A Tale of Three Roommates (Part 1)

The former dean of the Dedman School at SMU had one of the best roommate stories I’ve heard. He would show up to speak to incoming students wearing a seersucker suit and bow tie and looking like the nerdiest professor ever. But it didn’t take long before the students and their parents were enthralled as he spun the story of a nerdy, naive student who was befuddled by both of his roommates during his first semester of college. Apparently the first thing his second roommate had done upon arriving in their shared room was to take his Rolex watch completely apart. He then spent the entire semester trying, and failing, to put It back together while not ever going to class. The Dean said he always wondered about the conversation that occurred when his roommate arrived home in December with his watch parts in a paper bag and a report card full of failing grades.

I imagine everyone who ever lived in a residence hall has at least one roommate story. Anyone who has ever worked in a residence hall also has at least one story of being asked to solve a roommate match gone wrong. Reactions from students and parents alike run the gamut from blasé to frantic when roommates struggle, but the reality is that roommates do matter. Even if the experience is simply neutral, sharing a small room with someone teaches us lessons. Usually about ourselves. Mostly, the stories we hear are about incompatible roommates, those who are too different to find a way to live together. As I learned in my first semester of college, it’s also possible for two roommates to be too much alike.

Picture a staff member In the summer of 1975 faced with a variety of housing applications and roommate forms. There would be thousands. For Walker 9 West, the women’s honors floor, there were 60 students to match. Seems like a manageable number. First, pull out all of the people who asked to room with a specific person. When Susie requests Sally, pull Sally’s application to make sure she requested Susie. Usually, all is well, but sometimes Sally hasn’t told Susie she doesn’t want to be roommates.  Ugh, well, we’ll deal with that when Susie complains that we haven’t matched her properly.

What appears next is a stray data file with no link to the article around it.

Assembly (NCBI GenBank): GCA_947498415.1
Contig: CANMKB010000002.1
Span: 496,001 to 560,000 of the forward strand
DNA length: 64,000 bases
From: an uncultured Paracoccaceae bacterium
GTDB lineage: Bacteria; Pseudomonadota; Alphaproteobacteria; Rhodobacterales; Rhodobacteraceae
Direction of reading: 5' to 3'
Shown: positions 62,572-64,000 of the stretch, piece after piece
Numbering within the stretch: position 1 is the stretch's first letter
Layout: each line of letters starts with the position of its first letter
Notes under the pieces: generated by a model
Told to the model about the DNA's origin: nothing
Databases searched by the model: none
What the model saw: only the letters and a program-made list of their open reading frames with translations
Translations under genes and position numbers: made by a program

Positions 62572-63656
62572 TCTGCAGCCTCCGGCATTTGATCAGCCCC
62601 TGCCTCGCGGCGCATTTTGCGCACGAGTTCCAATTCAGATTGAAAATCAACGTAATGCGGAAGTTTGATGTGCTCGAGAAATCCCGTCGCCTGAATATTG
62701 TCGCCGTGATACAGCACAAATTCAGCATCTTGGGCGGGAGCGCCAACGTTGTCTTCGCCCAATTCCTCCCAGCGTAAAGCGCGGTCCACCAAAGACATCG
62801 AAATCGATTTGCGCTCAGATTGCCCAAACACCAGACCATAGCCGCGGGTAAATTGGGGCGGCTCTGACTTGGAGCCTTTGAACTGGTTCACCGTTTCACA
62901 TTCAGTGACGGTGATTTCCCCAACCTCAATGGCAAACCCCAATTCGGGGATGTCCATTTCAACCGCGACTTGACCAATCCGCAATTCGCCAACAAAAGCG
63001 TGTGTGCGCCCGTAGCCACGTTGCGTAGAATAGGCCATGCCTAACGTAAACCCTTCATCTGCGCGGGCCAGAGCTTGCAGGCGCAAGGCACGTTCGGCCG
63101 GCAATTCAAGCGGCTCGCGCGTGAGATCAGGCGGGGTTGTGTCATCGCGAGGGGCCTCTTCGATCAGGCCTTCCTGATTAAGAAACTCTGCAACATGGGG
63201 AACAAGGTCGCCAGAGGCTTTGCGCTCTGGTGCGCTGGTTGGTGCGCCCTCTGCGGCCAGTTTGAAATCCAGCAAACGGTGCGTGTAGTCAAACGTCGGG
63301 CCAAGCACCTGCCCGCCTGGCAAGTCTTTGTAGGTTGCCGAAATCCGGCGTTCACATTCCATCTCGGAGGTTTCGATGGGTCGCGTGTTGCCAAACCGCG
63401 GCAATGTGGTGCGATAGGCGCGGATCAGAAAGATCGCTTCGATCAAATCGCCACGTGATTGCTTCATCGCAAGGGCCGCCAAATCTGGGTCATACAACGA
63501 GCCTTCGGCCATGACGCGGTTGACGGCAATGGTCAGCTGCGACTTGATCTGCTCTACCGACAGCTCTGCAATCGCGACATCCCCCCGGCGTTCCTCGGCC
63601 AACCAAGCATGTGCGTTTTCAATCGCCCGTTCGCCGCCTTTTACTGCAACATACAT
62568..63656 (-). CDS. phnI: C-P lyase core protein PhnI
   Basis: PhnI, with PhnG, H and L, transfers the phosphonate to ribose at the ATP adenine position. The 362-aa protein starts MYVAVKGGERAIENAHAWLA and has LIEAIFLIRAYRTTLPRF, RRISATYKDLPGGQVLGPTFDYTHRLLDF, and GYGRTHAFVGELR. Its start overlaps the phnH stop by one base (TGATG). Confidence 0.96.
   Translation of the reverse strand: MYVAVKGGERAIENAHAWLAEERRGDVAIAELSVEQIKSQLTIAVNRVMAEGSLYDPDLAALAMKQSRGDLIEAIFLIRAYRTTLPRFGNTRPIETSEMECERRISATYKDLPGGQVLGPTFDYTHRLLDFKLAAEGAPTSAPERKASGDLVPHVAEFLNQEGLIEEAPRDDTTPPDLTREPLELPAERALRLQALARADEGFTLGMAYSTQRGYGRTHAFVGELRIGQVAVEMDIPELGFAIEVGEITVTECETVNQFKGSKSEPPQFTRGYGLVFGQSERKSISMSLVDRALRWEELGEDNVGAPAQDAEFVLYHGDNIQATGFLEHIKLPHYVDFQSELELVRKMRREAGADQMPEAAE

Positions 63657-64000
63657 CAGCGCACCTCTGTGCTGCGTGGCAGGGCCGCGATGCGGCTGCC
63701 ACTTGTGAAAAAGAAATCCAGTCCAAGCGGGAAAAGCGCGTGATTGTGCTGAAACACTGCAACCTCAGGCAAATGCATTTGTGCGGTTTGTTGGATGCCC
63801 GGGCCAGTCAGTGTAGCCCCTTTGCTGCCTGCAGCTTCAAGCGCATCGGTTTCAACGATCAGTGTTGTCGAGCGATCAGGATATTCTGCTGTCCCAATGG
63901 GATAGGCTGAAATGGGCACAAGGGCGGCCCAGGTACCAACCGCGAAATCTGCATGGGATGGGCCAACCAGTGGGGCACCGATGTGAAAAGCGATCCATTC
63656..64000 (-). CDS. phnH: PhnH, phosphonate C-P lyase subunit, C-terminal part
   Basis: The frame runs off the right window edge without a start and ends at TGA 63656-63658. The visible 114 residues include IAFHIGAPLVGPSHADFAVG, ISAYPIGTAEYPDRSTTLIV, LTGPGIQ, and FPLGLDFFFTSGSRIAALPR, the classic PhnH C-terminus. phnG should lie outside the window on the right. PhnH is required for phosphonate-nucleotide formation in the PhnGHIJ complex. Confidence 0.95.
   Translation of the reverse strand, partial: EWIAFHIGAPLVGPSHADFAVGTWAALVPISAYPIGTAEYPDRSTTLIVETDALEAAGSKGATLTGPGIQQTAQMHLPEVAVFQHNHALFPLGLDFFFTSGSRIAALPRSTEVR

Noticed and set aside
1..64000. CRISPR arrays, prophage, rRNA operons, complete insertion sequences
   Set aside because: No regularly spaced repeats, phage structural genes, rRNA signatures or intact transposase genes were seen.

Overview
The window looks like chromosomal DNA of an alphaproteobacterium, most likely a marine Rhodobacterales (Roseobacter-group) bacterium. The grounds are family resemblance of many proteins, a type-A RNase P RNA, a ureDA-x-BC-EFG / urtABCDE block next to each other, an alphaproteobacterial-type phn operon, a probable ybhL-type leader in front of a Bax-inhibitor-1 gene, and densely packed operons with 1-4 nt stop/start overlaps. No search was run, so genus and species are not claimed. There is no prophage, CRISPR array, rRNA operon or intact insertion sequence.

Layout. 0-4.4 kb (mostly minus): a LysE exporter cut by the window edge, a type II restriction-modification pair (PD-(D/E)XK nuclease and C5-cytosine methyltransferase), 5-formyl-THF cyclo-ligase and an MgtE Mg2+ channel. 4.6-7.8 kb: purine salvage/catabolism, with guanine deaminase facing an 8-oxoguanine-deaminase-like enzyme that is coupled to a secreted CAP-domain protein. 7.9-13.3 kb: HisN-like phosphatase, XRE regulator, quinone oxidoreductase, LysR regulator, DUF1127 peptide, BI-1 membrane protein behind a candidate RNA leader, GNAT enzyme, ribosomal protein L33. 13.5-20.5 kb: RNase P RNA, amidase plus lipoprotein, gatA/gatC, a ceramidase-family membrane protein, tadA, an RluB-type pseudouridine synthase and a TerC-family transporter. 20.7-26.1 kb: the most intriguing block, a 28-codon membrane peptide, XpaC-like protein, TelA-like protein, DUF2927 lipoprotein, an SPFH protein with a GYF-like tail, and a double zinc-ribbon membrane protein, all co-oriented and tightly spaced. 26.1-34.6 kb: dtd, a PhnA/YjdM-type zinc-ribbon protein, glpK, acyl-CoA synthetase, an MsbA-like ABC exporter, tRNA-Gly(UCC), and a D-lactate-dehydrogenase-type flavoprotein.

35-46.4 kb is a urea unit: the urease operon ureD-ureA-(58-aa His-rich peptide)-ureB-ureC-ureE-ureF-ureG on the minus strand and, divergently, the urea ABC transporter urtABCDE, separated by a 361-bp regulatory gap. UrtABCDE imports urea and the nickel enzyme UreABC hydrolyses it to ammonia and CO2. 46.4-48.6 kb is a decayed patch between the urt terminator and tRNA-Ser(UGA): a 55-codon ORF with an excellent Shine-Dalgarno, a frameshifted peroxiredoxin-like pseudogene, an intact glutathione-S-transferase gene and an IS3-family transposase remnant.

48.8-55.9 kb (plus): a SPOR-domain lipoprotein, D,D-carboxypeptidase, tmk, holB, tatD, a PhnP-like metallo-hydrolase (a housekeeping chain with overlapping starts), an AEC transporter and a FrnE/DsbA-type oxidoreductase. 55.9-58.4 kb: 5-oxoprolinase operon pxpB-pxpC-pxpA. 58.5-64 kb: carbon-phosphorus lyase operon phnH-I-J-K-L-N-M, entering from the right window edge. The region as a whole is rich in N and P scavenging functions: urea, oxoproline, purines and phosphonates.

Okay, next pull all the smokers and pray for an even number. If not, search for anyone who says they don’t mind living with a smoker. Great, that’s one pool. All the non-smokers in the other pool. Of course, this isn’t fool proof since students whose parents will see the form aren’t always truthful here.

When they start matching within the non-smokers, they would have come across two applications that must have been an easy decision. I suspect Debbie and I both put that we would study in our room, that we would go to bed earlier rather than later, and that we liked music for studying. All of these were true. The one significant difference would have been that she was coming up early for Rush and I was not, but for all of the rest, it would make us seem like we were destined to be best friends and perfect roommates. If that imagined roommate matcher ever learned that we were in the same five-hour Beginning Russian class, (why were there two of us who did that?! And who were the two advisors who approved it?), they would have been justified in thinking they had made the perfect match. They would have been wrong.

Walker Tower, our new home, was one of the massive residential complexes universities built after World War II to cope with the influx of students needing places to live. We had all the newest amenities – from the 1960s. Built-in furniture, air-conditioning which meant the windows were sealed, in a pair of rooms sharing one bath instead of community baths, with our own phone on the wall by the bathroom door. That meant the only people we had to meet were our suitemates and since they had pledged a sorority, we didn’t see them much. I didn’t know anyone at OU of course and Debbie didn’t have any friends on campus either, so we ate most of our meals together for the first couple of weeks. We were each taking sixteen hours and we spent most of our non-class hours in our room studying. After all, a five-hour Russian class meant we needed to study Russian at least five nights a week. If either one of us had had something else to do or even a little bit of gumption about getting out of the room, it would have been better for both of us. We were a self-reinforcing pair which made it easier to stay in the room than to poke our heads out and make a few friends.

By mid-semester, Debbie had pledged a sorority and was spending more and more time in the sorority house but by then my habits were set. Luckily, I did have to leave the room if I wanted to watch a television show. I had ventured out to the TV lounge where I managed to meet other residents in spite of myself and, therefore, had a few people besides Debbie to eat meals with. There was a vibrant residential community developing outside our room, but that semester, I opted out of the college social experience. Not a particularly auspicious beginning. But it really didn’t occur to me that there was a better way to do it. My roommate and I were too much alike and while we didn’t make each other miserable, neither of us added much to the other’s experience.

Debbie moved into her sorority house at mid-semester, and I never saw her again so I don’t know the rest of her story. But when she moved out, it meant that I would have a new roommate for the spring which had the effect of pushing me out of my comfort zone and that made all the difference. In a way, that may be the most important thing she did for me that year, but that story is for the next installment.

Take care,


Leave a Comment